Saturday, June 11, 2005
Shopper charged with cruelty for leaving dog
Rockland - Shopper charged with cruelty for leaving dog in hot automobile
Shopper charged with cruelty for leaving dog in hot automobile
By CATHERINE L. FOLEY
THE JOURNAL NEWS
Original publication: June 10, 2005)
A New City man has been charged for leaving his dog in his car while he was shopping at the Palisades Center mall, police said.
Police saw the large Siberian husky-mix yelping, panting heavily and trying to force its head out of the car window Monday as temperatures neared 90 degrees, Sgt. Harry Baumann said.
The passenger window was open about 2 inches, he said.
Mall security paged the dog owner, who returned to his car.
The 58-year-old man was charged with cruelty to animals, a misdemeanor under state agriculture and markets law.
Dr. Russ Petro, a veterinarian at Valley Cottage Animal Hospital, said animals and children should never be left in vehicles during the summer.
"This time of year, even with the windows cracked, the temperatures in the car can go well over 100 degrees," he said. "On a day like today, even 10 or 15 minutes, they're cooked."
Petro said dogs left in hot cars would suffer from heat exhaustion and their body temperatures could rise to 110 degrees. Dogs' temperatures normally range from 100 to 102 degrees.
"They get sick from it and there's no bringing them back most times," Petro said. "We try to cool them down, but sometimes you can't. Their brain is fried."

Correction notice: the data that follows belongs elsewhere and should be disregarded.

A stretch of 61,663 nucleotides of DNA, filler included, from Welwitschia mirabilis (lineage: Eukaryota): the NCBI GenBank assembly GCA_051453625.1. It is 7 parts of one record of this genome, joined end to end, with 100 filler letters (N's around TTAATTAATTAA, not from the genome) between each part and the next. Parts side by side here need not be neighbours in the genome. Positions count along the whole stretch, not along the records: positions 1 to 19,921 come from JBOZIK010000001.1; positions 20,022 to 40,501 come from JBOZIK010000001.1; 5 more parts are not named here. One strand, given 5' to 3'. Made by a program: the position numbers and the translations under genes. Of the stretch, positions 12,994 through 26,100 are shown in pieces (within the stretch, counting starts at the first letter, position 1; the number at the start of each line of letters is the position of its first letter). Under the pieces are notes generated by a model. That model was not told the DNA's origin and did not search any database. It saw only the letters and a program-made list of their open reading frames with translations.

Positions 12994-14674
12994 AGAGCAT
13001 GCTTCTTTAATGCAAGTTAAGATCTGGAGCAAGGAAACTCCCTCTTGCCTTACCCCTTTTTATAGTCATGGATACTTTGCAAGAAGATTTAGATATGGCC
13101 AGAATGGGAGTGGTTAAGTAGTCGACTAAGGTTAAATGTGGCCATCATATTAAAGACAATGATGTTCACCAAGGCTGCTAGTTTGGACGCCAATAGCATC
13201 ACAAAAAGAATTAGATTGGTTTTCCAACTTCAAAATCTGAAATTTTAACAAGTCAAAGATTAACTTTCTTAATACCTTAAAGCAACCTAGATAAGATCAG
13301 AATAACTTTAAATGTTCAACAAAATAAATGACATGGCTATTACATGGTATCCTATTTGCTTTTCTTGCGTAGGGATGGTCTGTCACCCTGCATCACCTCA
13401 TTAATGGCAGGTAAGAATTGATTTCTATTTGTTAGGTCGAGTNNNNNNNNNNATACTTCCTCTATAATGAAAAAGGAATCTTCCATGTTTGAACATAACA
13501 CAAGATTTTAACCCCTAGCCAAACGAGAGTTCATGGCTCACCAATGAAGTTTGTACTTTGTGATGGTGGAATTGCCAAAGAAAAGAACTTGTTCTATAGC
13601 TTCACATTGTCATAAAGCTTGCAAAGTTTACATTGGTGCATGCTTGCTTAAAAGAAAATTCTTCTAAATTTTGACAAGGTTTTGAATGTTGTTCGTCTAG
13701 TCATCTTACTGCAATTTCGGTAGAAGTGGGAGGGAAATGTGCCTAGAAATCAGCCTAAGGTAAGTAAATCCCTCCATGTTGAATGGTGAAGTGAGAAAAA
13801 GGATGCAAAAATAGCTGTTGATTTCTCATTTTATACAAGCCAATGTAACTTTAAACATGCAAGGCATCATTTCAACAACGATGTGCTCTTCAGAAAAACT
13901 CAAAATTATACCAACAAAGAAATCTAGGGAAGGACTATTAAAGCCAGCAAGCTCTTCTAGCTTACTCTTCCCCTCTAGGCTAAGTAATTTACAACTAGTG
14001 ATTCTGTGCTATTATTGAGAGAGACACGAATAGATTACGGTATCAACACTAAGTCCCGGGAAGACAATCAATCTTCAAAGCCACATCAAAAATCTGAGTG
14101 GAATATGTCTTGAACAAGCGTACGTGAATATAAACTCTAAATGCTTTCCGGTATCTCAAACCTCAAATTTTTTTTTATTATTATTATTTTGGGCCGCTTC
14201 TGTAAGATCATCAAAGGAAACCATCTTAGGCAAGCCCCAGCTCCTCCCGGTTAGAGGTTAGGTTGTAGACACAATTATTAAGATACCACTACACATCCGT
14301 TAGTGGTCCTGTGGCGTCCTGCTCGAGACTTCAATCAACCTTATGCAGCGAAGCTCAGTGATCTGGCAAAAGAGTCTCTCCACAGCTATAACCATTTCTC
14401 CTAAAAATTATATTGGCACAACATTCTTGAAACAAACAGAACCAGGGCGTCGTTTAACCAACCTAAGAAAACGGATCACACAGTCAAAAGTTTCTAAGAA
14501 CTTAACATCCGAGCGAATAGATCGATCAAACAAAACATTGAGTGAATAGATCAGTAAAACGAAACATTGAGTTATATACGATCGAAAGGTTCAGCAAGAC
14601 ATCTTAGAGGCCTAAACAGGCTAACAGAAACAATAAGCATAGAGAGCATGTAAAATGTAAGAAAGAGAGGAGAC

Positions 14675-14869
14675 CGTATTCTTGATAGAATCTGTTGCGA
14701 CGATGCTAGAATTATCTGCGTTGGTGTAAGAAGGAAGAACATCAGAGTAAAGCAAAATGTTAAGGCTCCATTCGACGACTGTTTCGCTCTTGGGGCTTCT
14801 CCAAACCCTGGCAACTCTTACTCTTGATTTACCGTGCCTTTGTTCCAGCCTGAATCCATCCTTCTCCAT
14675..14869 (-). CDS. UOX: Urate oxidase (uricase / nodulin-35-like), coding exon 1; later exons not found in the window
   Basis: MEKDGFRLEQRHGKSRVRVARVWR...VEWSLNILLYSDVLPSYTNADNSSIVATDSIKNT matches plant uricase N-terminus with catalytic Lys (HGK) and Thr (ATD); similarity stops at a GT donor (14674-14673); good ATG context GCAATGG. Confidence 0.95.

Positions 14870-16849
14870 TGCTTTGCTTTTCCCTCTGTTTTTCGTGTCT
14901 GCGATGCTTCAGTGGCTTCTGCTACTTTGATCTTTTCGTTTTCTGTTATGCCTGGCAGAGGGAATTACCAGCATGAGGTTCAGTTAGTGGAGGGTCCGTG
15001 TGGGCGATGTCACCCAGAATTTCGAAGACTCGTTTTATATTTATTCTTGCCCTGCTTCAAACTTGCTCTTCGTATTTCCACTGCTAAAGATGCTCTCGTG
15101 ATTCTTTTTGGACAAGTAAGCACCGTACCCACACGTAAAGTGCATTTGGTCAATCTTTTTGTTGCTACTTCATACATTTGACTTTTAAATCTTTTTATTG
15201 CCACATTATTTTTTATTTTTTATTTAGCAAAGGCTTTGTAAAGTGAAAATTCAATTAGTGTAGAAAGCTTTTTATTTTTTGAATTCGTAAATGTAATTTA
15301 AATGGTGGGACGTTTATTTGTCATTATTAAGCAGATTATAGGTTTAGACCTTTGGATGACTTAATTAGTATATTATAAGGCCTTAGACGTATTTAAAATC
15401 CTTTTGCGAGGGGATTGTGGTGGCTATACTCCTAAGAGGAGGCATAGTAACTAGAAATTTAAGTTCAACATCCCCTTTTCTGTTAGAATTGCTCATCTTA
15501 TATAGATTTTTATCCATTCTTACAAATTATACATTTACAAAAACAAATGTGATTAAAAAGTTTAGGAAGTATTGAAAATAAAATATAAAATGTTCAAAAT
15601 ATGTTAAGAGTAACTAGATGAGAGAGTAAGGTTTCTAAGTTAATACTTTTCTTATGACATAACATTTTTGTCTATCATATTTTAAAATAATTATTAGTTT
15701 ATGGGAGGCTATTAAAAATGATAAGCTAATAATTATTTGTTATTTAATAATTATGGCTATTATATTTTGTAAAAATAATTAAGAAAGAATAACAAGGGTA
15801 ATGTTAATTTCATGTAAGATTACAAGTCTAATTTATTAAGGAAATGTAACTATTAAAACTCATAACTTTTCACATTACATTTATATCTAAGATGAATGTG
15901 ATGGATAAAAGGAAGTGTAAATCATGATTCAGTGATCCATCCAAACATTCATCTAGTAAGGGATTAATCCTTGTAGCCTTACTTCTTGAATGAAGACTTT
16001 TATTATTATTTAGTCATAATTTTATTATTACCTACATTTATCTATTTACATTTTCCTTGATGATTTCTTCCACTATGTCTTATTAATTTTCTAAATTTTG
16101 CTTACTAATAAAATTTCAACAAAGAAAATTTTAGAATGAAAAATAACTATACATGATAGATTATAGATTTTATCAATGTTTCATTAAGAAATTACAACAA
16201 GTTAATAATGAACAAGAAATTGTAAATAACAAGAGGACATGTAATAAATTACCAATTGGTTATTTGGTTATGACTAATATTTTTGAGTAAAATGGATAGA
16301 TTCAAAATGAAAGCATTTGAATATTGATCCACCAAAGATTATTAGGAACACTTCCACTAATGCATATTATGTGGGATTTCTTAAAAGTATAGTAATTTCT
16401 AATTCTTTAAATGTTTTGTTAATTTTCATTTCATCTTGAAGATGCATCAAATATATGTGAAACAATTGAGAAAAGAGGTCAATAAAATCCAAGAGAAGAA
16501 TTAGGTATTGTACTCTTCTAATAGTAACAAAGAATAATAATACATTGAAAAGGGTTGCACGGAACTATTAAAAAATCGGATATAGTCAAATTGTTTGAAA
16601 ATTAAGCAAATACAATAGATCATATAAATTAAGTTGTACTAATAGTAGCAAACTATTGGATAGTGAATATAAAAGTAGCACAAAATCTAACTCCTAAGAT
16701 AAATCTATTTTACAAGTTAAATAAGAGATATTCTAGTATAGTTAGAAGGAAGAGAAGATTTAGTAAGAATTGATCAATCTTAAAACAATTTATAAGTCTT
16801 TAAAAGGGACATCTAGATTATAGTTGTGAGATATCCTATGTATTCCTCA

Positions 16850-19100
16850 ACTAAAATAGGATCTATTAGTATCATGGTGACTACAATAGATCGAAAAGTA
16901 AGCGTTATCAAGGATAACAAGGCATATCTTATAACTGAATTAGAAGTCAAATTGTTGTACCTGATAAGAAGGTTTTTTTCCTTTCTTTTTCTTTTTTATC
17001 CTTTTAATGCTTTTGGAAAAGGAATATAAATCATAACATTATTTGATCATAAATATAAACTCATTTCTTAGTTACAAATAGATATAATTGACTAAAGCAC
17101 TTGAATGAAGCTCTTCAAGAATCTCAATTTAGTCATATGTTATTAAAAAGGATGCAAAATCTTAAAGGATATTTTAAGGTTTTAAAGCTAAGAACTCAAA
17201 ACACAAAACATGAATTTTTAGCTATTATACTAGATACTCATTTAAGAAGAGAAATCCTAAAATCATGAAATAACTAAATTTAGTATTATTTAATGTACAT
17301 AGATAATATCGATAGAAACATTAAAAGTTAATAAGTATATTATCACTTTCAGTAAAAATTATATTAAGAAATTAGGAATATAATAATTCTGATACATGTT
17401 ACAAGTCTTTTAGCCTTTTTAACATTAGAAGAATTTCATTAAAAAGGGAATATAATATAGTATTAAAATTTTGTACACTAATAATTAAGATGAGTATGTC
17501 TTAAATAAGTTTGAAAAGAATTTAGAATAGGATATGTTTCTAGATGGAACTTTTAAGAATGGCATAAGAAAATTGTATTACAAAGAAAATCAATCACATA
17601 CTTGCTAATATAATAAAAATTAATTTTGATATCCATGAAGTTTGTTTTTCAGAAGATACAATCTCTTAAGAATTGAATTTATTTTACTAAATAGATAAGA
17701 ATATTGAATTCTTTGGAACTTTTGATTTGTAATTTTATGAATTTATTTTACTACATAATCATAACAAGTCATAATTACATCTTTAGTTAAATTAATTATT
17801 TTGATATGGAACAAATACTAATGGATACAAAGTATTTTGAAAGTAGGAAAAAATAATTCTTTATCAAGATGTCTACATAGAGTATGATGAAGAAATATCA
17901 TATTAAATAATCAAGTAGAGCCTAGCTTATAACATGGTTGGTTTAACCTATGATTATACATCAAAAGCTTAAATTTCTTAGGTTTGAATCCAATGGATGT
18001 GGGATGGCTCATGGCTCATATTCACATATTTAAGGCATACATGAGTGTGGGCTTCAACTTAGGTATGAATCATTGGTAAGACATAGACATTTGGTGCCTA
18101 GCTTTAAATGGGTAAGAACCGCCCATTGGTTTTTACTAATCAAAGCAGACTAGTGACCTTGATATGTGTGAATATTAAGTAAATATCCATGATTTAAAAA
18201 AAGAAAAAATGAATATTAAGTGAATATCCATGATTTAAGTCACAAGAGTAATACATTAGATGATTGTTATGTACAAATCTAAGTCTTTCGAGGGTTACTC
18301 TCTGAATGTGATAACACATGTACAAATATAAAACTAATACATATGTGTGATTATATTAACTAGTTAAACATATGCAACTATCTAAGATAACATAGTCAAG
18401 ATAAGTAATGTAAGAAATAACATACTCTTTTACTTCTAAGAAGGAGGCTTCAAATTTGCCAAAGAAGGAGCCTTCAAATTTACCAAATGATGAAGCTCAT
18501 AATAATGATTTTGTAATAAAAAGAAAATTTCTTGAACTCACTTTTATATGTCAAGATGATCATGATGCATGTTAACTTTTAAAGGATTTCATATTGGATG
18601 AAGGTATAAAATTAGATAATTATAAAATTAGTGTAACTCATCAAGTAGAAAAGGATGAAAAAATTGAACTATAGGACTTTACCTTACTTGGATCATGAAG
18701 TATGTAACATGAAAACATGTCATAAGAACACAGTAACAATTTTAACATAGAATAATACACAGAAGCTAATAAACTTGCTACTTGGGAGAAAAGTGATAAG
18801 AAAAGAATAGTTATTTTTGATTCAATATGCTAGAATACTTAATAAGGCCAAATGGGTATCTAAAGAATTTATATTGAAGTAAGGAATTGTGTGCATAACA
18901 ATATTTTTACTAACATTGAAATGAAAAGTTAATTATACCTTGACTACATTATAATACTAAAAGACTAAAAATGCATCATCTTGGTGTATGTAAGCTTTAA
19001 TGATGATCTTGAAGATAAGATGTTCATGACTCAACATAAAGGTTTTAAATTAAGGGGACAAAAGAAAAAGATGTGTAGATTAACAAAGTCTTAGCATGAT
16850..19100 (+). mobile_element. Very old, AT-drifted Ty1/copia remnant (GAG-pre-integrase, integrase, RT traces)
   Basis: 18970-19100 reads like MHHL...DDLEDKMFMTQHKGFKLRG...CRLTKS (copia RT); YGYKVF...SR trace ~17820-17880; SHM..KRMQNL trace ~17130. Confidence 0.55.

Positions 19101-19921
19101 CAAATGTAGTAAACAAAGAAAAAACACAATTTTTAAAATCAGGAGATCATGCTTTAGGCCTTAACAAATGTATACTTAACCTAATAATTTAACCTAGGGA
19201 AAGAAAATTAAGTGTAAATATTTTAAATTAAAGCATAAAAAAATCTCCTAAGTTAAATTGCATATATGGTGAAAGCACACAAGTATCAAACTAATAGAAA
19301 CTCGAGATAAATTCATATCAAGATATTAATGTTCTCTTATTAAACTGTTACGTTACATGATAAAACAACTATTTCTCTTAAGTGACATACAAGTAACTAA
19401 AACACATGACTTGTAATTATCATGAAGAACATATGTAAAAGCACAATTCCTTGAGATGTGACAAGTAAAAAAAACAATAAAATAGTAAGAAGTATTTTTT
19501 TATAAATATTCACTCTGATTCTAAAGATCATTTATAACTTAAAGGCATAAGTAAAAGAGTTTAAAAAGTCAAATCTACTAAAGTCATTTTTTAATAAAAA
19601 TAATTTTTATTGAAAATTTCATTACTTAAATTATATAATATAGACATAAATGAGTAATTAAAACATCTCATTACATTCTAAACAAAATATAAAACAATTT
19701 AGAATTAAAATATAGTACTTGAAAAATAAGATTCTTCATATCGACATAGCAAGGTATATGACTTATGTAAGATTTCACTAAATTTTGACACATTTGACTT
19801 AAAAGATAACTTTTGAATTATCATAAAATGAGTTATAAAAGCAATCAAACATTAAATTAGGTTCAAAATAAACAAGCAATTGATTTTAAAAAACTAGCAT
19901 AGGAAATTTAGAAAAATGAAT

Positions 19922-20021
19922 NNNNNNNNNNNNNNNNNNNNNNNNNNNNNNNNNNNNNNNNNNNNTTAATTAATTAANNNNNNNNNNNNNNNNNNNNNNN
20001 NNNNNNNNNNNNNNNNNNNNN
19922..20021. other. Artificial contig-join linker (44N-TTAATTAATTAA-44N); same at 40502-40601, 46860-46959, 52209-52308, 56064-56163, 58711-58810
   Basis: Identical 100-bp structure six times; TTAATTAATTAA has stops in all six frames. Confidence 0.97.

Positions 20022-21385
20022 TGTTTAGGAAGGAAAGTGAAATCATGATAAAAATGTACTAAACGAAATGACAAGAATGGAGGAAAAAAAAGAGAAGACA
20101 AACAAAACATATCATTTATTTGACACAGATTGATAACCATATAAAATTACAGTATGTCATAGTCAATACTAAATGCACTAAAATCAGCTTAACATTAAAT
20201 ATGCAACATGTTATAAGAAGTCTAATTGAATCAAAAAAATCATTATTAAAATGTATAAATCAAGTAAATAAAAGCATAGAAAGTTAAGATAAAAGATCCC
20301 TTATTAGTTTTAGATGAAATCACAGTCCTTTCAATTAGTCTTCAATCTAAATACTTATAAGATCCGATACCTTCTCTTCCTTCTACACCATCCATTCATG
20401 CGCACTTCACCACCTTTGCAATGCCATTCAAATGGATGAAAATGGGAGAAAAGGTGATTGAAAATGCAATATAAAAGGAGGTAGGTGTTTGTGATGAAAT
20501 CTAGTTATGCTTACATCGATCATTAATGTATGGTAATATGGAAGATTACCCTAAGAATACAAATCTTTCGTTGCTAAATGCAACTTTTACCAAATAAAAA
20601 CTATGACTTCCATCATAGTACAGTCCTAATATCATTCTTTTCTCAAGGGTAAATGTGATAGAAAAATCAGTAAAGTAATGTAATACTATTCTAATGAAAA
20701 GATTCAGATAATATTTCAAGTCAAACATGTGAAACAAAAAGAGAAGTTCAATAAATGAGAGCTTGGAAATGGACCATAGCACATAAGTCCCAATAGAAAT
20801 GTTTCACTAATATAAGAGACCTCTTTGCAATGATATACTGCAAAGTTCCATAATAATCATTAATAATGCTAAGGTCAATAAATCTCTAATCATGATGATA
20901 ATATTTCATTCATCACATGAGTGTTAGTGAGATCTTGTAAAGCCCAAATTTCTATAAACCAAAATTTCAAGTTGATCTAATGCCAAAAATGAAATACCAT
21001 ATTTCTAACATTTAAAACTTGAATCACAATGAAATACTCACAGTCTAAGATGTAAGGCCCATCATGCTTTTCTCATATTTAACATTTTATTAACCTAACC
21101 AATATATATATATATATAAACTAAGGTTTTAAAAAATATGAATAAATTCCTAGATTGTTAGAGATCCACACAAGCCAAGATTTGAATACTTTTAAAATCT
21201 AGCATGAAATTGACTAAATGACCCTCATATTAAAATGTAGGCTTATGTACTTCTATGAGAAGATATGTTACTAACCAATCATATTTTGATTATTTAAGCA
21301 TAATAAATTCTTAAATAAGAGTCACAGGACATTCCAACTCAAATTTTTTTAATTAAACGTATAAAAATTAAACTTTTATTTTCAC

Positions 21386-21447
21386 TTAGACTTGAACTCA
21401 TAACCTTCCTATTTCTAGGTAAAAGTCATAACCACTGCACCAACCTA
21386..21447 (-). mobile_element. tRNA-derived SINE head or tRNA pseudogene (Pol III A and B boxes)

The man was released and is scheduled to appear Monday in Clarkstown Town Court.
Clarkstown police said anyone who saw an animal or child left unattended in vehicles should call police immediately.
In case of an emergency, it's important to be able to identify the symptoms of heat stress.
Check the animal for:
• heavy panting
• glazed eyes
• rapid heartbeat
• excessive thirst
• lack of coordination
• profuse salivation
• a deep red or purple tongue
If the animal shows symptoms of heat stroke, take steps to gradually lower its body temperature
• Move it into the shade or an air-conditioned area.
• Apply ice packs or cold towels to its head, neck and chest or immerse the animal in cool (not cold) water.
• Let it drink small amounts of cool water or lick ice cubes.
• Take it directly to a veterinarian.
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